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March 8, 2013

Fond farewell

It will be a celebration on Saturday afternoon for a senior class that is completely different in every way imaginable but has been very impactful on where the Runnin' Rebel program stands today.

The trio of Quintrell Thomas, Justin Hawkins and Anthony Marshall were instrumental in making the transition from Lon Kruger to David Rice as head coach so seamless.

Here's an in-depth look at all three of their careers:


OVERALL - Thomas came to UNLV after spending one season as a member of the Kansas Jayhawks. An undersized center, Thomas was supposed to add a physical inside presence that the Rebels hadn't had since Kaspars Kambala or J.K. Edwards.

Thomas probably felt more of the brunt of the coaching change than anyone on the roster last season. Planning to be a starter in his junior season, Thomas didn't quite pick up Rice's system and his playing time went to senior Brice Massamba.

This year, Thomas brought a renewed sense of urgency to his work ethic over the summer and it immediately brought dividends. Even though his time on the court doesn't show his efforts, the staff is still high on what Thomas can bring in certain matchups.

Although he hasn't lived up to expectations, Thomas has certainly been a valuable role player for the Rebels during his three seasons.

BEST GAME - It was February of Thomas' sophomore season. He had only been seeing spot time on the court and had been all but forgotten with Brice Massamba and Carlos Lopez getting the nod on most nights.

Fortunately for Kruger, he had the sense to throw Thomas and his big frame into the mix at the Pit for a 27 minute span that was a night to remember for the Rebel big man.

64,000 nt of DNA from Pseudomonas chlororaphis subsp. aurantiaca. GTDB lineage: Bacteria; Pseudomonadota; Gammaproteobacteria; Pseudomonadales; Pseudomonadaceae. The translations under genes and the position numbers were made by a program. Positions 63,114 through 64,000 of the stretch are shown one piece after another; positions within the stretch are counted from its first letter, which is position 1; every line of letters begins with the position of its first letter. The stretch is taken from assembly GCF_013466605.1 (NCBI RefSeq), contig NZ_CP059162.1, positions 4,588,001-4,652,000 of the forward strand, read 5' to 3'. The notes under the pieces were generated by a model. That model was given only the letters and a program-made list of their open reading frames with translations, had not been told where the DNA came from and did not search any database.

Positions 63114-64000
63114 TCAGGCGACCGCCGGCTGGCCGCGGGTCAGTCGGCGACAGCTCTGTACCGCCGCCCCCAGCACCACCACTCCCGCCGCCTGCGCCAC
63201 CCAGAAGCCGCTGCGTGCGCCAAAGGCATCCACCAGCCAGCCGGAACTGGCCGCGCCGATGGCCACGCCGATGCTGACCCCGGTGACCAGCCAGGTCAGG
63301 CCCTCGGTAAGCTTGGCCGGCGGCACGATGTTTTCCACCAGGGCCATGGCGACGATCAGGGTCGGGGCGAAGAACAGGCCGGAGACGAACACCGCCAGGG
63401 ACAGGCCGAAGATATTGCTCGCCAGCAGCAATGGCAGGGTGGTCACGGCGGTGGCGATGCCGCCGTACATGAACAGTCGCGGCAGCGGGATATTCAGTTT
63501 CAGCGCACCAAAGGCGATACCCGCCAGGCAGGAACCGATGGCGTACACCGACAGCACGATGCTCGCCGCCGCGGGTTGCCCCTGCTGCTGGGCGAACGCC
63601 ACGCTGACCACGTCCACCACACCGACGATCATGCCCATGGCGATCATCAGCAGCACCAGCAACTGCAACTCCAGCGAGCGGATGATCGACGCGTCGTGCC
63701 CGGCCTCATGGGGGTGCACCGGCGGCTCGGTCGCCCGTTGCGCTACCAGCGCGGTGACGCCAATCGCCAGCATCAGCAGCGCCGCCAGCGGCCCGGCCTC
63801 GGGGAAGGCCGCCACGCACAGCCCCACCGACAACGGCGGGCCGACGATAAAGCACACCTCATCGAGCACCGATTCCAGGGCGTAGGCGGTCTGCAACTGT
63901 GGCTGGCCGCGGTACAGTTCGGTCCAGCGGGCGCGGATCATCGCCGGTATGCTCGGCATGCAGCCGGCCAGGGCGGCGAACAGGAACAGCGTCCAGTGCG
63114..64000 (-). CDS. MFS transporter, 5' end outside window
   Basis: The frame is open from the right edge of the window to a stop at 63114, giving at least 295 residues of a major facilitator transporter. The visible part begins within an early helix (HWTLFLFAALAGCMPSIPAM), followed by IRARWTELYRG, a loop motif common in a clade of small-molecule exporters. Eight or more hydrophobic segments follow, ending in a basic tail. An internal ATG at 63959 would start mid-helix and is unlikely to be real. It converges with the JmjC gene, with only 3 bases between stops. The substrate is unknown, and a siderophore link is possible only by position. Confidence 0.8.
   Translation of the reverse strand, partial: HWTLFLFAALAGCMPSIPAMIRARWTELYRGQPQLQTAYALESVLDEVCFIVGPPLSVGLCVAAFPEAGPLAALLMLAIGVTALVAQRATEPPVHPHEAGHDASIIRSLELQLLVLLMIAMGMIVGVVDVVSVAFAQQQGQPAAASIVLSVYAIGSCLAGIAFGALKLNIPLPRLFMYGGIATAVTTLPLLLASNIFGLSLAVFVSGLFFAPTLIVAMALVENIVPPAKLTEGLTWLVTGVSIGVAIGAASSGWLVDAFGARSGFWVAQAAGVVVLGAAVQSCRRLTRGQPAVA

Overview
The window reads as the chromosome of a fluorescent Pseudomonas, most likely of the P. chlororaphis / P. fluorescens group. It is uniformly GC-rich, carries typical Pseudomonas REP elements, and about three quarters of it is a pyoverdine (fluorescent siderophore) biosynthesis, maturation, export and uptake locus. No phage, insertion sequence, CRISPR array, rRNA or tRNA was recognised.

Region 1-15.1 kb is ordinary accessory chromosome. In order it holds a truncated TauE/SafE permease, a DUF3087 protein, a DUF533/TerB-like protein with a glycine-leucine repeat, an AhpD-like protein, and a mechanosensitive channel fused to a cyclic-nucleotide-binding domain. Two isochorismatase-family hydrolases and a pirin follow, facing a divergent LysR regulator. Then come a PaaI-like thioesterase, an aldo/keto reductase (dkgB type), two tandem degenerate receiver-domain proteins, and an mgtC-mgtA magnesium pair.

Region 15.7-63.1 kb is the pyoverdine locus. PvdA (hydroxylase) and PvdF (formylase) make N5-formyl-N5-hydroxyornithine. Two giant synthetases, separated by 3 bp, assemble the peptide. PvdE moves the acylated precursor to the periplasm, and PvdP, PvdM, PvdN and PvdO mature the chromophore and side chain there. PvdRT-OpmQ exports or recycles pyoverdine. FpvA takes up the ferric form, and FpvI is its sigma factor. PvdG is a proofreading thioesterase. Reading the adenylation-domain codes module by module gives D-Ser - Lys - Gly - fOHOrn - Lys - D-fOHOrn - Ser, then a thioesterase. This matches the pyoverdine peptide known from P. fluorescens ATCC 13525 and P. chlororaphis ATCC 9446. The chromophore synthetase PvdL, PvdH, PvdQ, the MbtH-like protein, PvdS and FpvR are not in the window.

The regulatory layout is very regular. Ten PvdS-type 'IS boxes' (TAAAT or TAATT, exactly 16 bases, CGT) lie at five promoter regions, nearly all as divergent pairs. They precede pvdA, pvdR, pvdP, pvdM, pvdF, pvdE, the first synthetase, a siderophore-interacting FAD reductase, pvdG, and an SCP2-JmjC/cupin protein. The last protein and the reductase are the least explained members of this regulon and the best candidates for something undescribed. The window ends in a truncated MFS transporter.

Going up against the Lobos' top player, Drew Gordon, Thomas showed his promise but using his brute strength and agility to have career highs in both points and rebounds. He scored six of his 19 points in the overtime session, while also hauling in 13 rebounds, seven of which were on the offensive end.

It was the last victory the Rebels have gotten at New Mexico, and it was a memorable one. Thanks in large part to Thomas' efforts.

BEST MOMENT - Hitting a game-winning shot is something that every basketball player grows up dreaming about.

There's no way that Thomas could've ever imagined how his deciding bucket at California would've played out, but the Rebels can be awfully happy he was in the right place at the right time.

With time running out and UNLV trailing by a point, Thomas carved his way underneath the hoop and caught an airball tossed up by Marshall. He quickly turned and put the ball into the basket for a, 76-75, win over the Pac-12 foe.

If the ball had even grazed the rim a bit, the Rebels would've ended up on the shorthand of the outcome. Sometimes it's better to be lucky than good. That night, both Thomas and UNLV were both lucky and good.


OVERALL - One of the few underclassmen from high school to ever commit early to Kruger during his tenure at UNLV. Hawkins was billed coming out of Taft High as a role player and glue guy.

He has been exactly what Kruger tabbed him as. An absolute quality person on and off the floor, Hawkins is the type of player that every coach is proud to have be a part of their program.

Hawkins has had an up and down career on the offensive end, currently going through one of the worst funks that UNLV fans have seen, but one thing has remained constant, his ability to lock up an opponent on the defensive end and wreak havoc on teams trying to get into an offensive flow.

Although he hasn't finished his senior year the way he would've liked, Hawkins' effect on the Rebels can't be minimized.

BEST GAME - It was billed as Mike Moser's homecoming. Unfortunately, Moser was injured and unable to compete whenever the Rebels headed north for a nationally televised game against the Portland Pilots.

Without Moser in the lineup, UNLV looked sleepy for the first 20 minutes of the game before Hawkins gave the Rebels the boost the so desperately needed.

After UNLV had trailed by as many as nine points, Hawkins put the Rebels on his back during a second half surge that included three triples from the senior. He finished with 15 points and all of them came in the second half whenever UNLV was in dire need of someone to pick up the slack.